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Abstract            Volume:10  Issue-7  Year-2022         Original Research Articles

Online ISSN : 2347 - 3215
Issues : 12 per year
Publisher : Excellent Publishers
Email : editorijcret@gmail.com

Review on Climate Change Impacts on Sustainable Maize (Zea mays L.) Production in Africa
Eshetu Yadete*
Jimma Agricultural Research Center, P.O. Box 192, Jimma, Ethiopia
*Corresponding author

Maize (Zea mays L.) is one of the commonly grown grain crops and remains a source of staple food and food security for most countries in Africa. However, in recent decades the natural system of maize production by farmers has been influenced by severity of climatic changes. Climatic change is the biggest threat for experts, scientists and higher governmental leaders. This issue is dramatically increasing due to rise causes of global green house gas emitted from industries and intensive agricultural. Different crop models reported that at the end of this century, the atmosphere and oceans have warmed and the amounts of snow and ice have diminished, the sea level has risen, and the concentrations of greenhouse gases have increased. The world’s average temperature will rise by 4-6°C, which may make maize un productive if there is no intervention. The production zone for maize is projected to decrease due to the rise in temperature and rainfall variability. Maize performs well in a range of agro ecological settings, but is highly responsive to water availability and temperature. This review showed that new areas increased by 1.3–2.5% in Northern Ethiopia, Eastern and Southern Africa whereas suitable maize cultivation areas in Central and Western Africa may reduce by 1.2–1.4% and in some cases even a complete loss of cultivable land that are suitable for maize production especially, surround the Sahara Desert and the coastal areas of Angola. Suggested IPCC (2007), rice yield will reduce by 10% when the temperature increases by 10 o C and thus, it is estimated that by 2050 rice yield will be reduced by, at least, 10%, maize yield will be reduced 3-6%. Therefore, agronomic practices such as convectional tillage, intercropping, climate smart agriculture and soil conservation practices the best option for sustaining maize production and mitigating the direct and indirect impacts of climatic changes. Since climate change is an inevitable phenomenon, policy makers should introduce adaptation measures to sustain the economic growth observed in the last few years.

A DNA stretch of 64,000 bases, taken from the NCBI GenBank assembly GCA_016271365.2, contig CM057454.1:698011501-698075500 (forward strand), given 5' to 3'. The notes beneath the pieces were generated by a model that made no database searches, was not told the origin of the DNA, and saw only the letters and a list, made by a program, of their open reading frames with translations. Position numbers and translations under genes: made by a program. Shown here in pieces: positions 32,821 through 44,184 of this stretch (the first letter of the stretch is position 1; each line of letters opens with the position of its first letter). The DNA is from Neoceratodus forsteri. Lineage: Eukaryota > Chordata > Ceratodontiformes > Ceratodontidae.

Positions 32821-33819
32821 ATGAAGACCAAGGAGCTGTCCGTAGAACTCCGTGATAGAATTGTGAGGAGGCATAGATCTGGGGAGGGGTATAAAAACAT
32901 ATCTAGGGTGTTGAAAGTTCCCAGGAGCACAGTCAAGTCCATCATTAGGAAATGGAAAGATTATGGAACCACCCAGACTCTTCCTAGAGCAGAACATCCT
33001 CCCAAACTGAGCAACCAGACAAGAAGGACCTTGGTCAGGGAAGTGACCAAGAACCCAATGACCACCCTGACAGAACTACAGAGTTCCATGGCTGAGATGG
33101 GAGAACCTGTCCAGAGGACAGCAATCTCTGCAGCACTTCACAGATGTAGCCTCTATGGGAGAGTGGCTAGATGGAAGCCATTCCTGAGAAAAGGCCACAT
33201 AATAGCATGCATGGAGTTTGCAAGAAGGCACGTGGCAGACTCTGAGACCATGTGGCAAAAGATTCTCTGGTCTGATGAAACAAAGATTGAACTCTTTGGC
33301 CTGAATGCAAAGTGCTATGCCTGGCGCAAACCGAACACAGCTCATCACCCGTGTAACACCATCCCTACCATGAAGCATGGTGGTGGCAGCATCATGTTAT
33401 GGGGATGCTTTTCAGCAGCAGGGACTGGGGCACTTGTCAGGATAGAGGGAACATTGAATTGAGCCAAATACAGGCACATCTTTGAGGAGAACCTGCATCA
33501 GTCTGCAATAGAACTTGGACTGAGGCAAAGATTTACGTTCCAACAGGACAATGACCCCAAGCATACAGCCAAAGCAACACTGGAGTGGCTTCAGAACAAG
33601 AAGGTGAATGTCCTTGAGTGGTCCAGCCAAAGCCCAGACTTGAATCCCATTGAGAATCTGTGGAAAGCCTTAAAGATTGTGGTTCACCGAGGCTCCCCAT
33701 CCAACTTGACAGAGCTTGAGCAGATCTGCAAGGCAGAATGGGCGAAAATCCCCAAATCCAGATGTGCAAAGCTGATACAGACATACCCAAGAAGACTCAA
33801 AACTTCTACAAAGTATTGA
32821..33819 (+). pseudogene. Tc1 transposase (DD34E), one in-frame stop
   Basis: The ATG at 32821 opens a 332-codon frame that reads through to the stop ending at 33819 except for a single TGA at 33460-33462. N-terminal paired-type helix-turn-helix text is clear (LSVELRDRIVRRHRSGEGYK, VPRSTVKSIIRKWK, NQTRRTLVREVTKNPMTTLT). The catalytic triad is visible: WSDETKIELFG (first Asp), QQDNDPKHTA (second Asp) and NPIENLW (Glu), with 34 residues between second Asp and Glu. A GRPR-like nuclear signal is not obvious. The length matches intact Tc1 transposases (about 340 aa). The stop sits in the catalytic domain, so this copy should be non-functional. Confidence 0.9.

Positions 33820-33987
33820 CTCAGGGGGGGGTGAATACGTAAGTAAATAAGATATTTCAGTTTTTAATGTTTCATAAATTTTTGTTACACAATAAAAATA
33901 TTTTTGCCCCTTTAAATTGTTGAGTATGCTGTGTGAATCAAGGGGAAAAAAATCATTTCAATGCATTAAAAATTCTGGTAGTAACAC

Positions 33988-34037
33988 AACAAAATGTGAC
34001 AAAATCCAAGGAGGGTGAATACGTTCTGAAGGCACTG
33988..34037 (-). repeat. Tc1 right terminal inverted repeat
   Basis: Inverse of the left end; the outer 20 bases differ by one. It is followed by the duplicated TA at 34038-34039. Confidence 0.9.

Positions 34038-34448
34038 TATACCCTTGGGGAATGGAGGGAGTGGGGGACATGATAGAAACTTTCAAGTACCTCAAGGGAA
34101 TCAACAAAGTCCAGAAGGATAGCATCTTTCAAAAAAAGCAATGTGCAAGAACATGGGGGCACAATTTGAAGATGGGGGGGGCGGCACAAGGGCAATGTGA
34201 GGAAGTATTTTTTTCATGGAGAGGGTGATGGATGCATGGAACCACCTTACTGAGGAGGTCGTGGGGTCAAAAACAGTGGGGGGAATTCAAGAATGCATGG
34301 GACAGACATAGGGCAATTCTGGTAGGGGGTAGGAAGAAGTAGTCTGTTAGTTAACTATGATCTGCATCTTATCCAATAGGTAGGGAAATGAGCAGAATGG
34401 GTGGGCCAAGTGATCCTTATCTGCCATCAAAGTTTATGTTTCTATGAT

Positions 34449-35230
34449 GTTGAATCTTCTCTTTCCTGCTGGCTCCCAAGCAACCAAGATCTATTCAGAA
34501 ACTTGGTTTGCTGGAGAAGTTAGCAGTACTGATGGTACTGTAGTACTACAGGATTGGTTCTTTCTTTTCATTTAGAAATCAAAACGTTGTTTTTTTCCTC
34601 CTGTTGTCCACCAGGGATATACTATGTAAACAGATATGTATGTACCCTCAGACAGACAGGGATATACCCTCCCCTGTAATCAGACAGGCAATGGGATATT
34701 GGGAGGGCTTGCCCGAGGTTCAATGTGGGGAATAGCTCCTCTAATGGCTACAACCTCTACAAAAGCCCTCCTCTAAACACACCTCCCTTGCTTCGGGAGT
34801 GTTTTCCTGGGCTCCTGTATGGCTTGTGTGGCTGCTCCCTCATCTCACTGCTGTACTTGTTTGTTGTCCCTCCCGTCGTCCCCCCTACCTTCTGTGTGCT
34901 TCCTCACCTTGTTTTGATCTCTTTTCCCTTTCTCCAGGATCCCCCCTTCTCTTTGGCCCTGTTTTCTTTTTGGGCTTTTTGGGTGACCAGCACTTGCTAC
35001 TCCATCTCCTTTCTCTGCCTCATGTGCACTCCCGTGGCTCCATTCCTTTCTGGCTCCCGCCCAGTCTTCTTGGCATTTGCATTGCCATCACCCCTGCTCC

Keywords: Climate change, maize production, agriculture, Africa, chlorofluorocarbon.
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How to cite this article:

Eshetu Yadete. 2022. Review on Climate Change Impacts on Sustainable Maize (Zea mays L.) Production in Africa.Int.J.Curr.Res.Aca.Rev. 10(7): 198-212
doi: https://doi.org/10.20546/ijcrar.2022.1007.013
Copyright: This is an Open Access article distributed under the terms of the Creative Commons Attribution-NonCommercial-ShareAlike license.